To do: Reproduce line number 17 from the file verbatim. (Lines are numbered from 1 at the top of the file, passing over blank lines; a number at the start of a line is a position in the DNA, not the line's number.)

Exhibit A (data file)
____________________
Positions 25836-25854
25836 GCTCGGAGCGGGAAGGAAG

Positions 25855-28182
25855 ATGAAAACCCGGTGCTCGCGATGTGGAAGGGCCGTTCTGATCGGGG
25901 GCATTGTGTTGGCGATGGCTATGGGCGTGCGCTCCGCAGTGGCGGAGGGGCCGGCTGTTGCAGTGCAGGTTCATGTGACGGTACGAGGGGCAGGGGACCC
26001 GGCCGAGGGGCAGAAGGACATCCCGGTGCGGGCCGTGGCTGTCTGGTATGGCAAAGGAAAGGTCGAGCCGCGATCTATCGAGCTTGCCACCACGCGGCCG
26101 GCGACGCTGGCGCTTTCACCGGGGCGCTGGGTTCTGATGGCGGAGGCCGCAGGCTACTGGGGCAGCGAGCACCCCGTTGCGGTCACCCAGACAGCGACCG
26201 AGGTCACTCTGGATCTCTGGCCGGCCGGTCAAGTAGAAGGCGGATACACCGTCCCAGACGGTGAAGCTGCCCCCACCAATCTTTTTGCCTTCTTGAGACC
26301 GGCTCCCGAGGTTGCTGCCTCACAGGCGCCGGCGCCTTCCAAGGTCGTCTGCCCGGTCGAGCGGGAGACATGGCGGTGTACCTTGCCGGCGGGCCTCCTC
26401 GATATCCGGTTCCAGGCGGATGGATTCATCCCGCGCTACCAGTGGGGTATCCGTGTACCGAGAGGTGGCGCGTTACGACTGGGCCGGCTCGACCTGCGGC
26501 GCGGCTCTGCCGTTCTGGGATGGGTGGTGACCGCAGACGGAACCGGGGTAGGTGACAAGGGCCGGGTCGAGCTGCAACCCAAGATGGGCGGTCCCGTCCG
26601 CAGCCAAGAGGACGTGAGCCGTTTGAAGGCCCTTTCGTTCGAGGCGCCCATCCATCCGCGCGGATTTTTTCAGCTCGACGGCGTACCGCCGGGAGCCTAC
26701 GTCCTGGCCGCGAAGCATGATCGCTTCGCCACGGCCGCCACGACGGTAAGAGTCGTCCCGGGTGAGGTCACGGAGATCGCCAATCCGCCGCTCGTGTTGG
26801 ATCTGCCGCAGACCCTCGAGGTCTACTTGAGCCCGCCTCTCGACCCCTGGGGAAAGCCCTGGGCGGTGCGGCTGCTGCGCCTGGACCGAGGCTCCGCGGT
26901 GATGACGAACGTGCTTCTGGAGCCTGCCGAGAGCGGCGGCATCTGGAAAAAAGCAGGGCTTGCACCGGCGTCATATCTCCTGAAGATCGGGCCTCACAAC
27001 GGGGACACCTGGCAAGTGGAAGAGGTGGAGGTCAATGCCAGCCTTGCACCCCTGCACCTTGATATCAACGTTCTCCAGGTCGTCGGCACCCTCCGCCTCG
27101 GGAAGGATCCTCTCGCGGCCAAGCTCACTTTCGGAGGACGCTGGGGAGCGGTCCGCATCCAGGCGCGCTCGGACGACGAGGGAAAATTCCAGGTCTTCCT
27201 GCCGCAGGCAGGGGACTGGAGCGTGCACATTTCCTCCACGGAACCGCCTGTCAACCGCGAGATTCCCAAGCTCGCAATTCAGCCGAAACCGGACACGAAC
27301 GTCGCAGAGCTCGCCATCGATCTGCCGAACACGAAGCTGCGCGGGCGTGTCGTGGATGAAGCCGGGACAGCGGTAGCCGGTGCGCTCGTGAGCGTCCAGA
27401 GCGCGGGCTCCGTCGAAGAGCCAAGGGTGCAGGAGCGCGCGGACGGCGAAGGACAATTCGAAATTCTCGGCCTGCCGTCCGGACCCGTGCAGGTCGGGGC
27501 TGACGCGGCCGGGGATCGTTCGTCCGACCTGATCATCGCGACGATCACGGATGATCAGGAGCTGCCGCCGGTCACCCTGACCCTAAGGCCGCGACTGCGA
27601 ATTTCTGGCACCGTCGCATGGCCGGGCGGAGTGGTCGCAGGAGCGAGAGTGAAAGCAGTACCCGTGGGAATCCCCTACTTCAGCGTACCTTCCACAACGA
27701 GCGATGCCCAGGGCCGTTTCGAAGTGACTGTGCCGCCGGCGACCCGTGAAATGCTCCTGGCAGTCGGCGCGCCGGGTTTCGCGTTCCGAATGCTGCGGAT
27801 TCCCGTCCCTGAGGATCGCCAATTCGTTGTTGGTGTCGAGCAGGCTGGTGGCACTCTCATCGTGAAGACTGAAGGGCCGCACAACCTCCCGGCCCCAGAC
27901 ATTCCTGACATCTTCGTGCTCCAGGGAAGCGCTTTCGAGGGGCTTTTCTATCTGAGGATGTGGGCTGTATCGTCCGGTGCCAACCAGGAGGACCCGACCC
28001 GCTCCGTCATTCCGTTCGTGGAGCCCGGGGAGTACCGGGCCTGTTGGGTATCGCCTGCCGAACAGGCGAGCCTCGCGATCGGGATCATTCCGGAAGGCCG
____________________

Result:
27101 GGAAGGATCCTCTCGCGGCCAAGCTCACTTTCGGAGGACGCTGGGGAGCGGTCCGCATCCAGGCGCGCTCGGACGACGAGGGAAAATTCCAGGTCTTCCT